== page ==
Who’s The Boss?
The evolution and defeat of Bruce Springsteen
Music bloggers ruined the new Bruce Springsteen album for me. After reading five or six reviews of Wrecking Ball, it was clear that music nerds everywhere thought the album was a throwback for Springsteen, that The Boss was channeling the “angry” sound that characterized his classic anthem Born in the USA. Sure, Wrecking Ball has several tracks that speak directly to the woes of the typical American (in the Springsteen mold): the average, everyday, unemployed American.
But the commentators are wrong. Springsteen can’t “return” to the angry version of himself from the mid-1980s because that angry Springsteen is largely fictional. He only has one truly angry song from the 80s – and it’s “Born in the USA.” The rest of his “angry” songs are cut from the folk mold of the 1960s and 70s, and focus more on the frustrations of individuals. Few, if any, Springsteen tracks from the 1980s elevate this anger to the level of the whole society like “Born in the USA.” That’s just a minor oversight on the part of reviewers, thought.
The whole discussion about Wrecking Ball and modern Springsteen is framed poorly. Where much of Springsteen’s early career was social critique of American workaday life, the past 10-15 years have seen a shift in his political activity that should leave us wondering what has happened to The Boss.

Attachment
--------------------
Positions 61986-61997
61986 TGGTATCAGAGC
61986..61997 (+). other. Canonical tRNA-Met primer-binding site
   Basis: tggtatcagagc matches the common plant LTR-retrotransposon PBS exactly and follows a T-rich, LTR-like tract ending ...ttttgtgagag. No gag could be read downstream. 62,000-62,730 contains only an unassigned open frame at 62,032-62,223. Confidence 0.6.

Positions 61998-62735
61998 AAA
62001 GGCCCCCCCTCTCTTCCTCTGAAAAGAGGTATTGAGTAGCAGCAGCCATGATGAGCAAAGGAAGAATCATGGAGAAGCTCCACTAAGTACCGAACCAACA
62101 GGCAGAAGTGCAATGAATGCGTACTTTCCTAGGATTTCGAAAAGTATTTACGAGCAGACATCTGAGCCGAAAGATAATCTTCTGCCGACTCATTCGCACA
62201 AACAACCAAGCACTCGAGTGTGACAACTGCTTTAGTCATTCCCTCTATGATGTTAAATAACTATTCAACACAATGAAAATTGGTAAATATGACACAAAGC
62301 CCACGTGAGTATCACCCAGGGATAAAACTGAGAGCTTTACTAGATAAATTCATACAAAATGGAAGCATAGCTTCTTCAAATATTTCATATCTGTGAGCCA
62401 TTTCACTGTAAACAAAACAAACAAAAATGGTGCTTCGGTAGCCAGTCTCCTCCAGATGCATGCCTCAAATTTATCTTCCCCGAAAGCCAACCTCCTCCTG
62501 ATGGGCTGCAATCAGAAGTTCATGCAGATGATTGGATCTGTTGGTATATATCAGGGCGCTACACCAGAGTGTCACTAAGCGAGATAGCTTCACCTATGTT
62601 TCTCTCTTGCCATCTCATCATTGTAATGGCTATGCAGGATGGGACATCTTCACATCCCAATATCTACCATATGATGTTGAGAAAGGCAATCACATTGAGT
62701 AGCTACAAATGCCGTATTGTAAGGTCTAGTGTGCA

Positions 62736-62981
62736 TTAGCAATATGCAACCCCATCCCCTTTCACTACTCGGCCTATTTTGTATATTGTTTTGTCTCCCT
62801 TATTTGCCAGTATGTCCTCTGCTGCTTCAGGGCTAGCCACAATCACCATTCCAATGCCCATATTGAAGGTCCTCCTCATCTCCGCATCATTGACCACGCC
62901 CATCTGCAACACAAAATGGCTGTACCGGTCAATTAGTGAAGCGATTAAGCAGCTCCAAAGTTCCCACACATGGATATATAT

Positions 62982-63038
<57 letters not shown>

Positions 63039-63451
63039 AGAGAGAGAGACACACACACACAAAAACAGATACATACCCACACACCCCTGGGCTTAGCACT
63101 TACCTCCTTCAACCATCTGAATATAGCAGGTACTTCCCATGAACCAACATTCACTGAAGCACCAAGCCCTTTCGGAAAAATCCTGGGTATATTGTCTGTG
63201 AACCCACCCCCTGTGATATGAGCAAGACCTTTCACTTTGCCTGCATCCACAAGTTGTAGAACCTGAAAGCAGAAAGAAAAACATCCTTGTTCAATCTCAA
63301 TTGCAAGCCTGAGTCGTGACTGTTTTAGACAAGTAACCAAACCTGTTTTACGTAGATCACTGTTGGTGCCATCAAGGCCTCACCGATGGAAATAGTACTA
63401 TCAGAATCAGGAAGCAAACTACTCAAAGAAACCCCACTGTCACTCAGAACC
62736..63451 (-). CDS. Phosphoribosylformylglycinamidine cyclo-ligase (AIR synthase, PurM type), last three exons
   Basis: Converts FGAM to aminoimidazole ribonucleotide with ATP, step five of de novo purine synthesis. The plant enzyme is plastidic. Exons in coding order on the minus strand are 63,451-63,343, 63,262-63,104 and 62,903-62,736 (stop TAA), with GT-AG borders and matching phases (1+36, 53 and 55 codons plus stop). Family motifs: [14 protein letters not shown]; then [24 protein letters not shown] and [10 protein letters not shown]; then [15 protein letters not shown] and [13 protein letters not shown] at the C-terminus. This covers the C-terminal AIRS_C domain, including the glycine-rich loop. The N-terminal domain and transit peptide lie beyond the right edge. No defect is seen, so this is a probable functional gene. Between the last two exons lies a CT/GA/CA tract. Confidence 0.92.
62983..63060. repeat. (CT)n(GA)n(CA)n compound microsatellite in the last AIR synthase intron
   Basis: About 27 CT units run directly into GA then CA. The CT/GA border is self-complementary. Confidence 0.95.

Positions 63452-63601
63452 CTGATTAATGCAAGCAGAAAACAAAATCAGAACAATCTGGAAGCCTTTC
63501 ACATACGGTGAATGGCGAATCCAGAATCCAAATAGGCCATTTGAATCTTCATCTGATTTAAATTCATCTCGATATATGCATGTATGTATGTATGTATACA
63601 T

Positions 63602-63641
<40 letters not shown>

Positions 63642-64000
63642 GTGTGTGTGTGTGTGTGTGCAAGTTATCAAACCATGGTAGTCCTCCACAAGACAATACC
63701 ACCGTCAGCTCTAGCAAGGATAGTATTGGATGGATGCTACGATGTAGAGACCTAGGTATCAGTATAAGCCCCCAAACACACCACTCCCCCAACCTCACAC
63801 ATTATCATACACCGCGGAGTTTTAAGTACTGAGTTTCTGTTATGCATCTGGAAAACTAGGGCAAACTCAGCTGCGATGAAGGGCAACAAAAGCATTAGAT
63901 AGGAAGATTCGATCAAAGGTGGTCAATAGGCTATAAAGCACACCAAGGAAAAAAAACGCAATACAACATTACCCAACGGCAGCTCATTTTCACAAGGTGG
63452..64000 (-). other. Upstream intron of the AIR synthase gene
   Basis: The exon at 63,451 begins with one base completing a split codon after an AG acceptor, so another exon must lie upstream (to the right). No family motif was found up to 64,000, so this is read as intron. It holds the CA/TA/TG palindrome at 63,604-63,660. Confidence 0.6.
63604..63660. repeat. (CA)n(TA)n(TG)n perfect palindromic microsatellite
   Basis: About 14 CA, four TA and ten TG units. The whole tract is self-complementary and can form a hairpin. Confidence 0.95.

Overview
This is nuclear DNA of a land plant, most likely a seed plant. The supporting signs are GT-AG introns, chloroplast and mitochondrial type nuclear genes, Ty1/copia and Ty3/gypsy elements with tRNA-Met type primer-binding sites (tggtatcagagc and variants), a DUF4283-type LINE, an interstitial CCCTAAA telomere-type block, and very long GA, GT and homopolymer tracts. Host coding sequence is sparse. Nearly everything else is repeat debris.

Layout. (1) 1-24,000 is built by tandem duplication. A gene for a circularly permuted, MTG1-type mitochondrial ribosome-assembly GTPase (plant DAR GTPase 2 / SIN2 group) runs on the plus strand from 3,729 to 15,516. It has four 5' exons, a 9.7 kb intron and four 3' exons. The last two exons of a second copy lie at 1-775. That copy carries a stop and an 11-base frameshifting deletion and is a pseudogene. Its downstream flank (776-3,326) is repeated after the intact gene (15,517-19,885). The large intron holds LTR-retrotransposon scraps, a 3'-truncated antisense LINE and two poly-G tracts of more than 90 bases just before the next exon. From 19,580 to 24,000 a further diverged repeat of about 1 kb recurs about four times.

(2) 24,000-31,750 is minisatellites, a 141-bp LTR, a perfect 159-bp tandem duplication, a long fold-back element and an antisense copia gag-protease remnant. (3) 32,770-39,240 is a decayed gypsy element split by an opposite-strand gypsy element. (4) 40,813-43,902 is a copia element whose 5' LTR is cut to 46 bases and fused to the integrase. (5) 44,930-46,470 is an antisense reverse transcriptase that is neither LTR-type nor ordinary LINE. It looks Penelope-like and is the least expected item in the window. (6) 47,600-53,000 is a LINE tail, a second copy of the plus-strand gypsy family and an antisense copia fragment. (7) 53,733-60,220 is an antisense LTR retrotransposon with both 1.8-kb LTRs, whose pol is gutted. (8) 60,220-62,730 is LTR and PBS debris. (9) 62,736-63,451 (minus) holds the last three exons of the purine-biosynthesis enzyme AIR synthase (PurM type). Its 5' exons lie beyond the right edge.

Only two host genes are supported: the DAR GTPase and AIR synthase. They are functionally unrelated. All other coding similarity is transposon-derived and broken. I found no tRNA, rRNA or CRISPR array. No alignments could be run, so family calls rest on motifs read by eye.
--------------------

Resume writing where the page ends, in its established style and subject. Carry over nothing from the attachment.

On his iconic Live: 1975-1985 album, Springsteen memorably muses to the audience while introducing “War (What is it good for?)” that, “blind faith … belief … in the government … in anything … will get you killed.” During this period – or, expanding it to include the first half of his career from the 70s to the 90s – Springsteen only repeats this sort of message towards the government and politics to distance himself and his music from it. His infamous row with Ronald Reagan over Reagan’s use of “Born in the USA” during his initial Presidential run (“I, too, am born in the USA!!”) was probably Springsteen at his most political. This stance, and the accompanying message of being anti-government and anti-political (or a-political and disinterested) was a large part of Springsteen’s Everyman appeal – he seemed to get it. He seemed to understand how the government was screwing mainstream America, and was happy to leave it at that and not delve into the political arena himself.